Bedazzling the Male




Would drop earrings be too much at the office, the guy asks the fashion columnist, proud to be on trend. From coded ear piercings that nobody could ever, forgive the pun, keep straight, men eased into the pirate’s hoop and Brad Pitt’s armful of bracelets, and now their jewelry has exploded: dazzling rings, pendants, diamond brooches and, yes, drop earrings, often pearl.

Do these guys not realize that the first things a woman removes when she comes home—unless she is wearing heels—are her drop earrings? Unisex clothes are easy to understand—skirts are far more comfortable than pants—and I suppose it should feel good that men want to adopt female practices. But could they not choose deep, intimate talks with friends, or the way women drop off food and scoop up children to help someone who is sick or grieving? Nope. They want the earrings.

First it was product. Gooey hair stuff, moisturizer. Then hair color, tanning, concealer, maybe a wee bit of eyeliner, nothing too Goth. Spa services ceased to cause eye-rolls. Manscaping shaved the old hirsute notion of virility right off.

I just cannot fathom why they want all the bother.

Time was, men put on some forgiving wool and strangled themselves with a tie and that was that. I envied them that freedom. I feel about the current trajectory the way I felt when a peaceful city in Thailand got its first Walmart. Really? You want this?

The deeper question is always why. Is it the pampering? That would open up various motives: you are stressed and exhausted and need it; you have been working extra hard and deserve it; you have permission to regress a little, feel yourself swaddled or rocked or soothed; you are secret royalty and should always live this way; or you spend all your time taking care of other people and now it is your turn. In the recent past, pampering of this sort was women’s domain. Men used cigar rooms, sports, dive bars…. And perhaps all that has lost its power to soothe. What was the reason for adornment in the distant past? The round gold hat badges worn during the Habsburg-Valois Italian Wars became part of “ritual acts of deference that characterized visual power plays between men.” More than decoration, the hat badges were “objects that worked to simultaneously uphold and undermine ideas of hegemonic masculinity during the wars of the early sixteenth century.”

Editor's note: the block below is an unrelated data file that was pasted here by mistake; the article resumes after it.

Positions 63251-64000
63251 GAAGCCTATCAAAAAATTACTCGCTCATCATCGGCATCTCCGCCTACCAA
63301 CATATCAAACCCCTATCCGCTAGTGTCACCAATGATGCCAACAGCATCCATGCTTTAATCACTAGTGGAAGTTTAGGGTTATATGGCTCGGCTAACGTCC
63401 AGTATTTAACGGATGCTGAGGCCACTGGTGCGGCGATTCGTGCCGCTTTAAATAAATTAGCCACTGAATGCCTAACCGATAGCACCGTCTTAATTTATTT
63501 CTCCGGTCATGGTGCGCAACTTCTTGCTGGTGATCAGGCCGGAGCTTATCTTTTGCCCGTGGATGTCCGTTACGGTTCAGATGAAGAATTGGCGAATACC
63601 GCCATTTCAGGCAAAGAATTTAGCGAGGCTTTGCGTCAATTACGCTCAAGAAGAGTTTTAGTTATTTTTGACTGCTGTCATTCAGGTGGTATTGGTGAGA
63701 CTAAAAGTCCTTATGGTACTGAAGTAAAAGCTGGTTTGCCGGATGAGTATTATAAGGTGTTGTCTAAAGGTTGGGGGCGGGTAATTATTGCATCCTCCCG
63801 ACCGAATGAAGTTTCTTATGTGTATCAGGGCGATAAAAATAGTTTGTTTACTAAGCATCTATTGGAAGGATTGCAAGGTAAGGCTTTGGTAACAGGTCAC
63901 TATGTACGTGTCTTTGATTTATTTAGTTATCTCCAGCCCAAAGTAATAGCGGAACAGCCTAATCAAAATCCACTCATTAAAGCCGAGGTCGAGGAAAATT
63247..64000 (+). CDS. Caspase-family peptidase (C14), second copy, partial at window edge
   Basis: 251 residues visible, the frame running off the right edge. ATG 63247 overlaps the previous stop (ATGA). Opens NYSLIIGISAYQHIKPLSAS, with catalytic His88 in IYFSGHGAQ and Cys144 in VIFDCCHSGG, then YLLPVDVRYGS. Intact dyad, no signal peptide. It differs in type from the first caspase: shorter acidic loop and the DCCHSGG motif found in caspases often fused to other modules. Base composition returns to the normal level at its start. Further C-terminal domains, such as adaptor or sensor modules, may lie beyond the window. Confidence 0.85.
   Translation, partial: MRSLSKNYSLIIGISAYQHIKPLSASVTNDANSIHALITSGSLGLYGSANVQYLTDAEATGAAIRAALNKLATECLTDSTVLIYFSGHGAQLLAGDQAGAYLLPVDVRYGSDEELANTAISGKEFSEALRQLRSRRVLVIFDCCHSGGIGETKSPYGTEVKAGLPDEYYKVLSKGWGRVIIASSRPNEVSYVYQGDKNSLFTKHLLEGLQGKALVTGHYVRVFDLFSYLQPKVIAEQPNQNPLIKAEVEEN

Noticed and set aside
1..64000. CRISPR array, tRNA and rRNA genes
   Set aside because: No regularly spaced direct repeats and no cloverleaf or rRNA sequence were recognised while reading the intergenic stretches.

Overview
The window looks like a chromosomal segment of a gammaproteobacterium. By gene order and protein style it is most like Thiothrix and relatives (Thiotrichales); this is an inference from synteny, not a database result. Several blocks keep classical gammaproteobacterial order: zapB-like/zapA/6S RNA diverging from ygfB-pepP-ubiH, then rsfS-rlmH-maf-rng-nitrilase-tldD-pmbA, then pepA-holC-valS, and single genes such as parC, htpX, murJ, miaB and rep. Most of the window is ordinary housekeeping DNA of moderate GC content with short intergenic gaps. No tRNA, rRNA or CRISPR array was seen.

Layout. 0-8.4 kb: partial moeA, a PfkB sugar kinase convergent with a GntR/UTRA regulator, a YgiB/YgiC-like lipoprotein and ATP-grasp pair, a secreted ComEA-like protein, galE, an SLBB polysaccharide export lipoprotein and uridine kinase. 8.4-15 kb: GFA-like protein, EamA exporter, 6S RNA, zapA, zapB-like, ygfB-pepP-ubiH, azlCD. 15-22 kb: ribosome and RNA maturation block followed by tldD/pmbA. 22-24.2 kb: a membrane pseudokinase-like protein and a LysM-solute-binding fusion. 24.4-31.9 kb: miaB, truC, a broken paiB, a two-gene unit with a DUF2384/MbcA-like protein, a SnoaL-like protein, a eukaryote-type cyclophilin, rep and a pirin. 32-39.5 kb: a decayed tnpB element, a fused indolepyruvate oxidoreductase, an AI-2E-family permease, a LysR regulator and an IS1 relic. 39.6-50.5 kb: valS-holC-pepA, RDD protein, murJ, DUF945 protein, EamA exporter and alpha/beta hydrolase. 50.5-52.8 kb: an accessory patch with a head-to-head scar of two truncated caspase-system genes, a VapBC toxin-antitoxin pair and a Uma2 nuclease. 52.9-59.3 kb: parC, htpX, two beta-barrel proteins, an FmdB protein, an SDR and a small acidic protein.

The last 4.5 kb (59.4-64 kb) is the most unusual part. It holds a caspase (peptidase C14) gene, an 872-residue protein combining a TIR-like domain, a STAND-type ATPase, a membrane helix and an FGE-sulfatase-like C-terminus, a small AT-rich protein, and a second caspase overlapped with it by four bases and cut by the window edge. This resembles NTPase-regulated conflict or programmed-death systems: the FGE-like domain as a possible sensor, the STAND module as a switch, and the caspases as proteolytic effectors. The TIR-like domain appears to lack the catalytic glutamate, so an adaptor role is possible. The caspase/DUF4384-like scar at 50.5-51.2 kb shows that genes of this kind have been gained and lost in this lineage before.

In Ahkenaten’s time, men wore broad collars of colorful carved beads, because jewelry in ancient Egypt was believed to protect the wearer and bringing luck or guidance. Thucydides wrote of a male chignon that became fashionable in ancient Greece, fastened with a clasp of golden grasshoppers. In ancient Rome, men adorned themselves even more fastidiously, because the correct appearance was a political prerequisite. In India, men’s jewelry was stunningly elaborate.

Pearls dripped from the noble lobes of Sir Walter Raleigh, and throughout Tudor and Jacobean England, men valued jewels “not merely for their intrinsic monetary worth, but also for their ability to reflect status and lineage, as well as sustain social bonds and networks of reciprocity.” In the Renaissance, jewelry signaled wealth and power even more forcefully. Chains of office and intricate seal rings reminded others of the wearer’s power.

In the past few centuries, you can see a similar symbolism. Rolex, Patek Philippe, Cartier, Longines, Tag Heuer, Piaget—men’s watches make even louder “statements” than women’s bags. Maybe when they became superfluous, still worn but more sporadically and with no real need to exist, they created a vacuum that had to be filled with other significant and expensive objects? Signet rings are only useful if you have a family crest; other men have had to content themselves with school rings, crosses, wedding bands, and military decorations. (The military has always understood the need for bright, beautiful, and conspicuous proof of mettle.)

The traditional jewelry all relies on long-established systems of reference, though. The new jewelry will have to create its own vocabulary.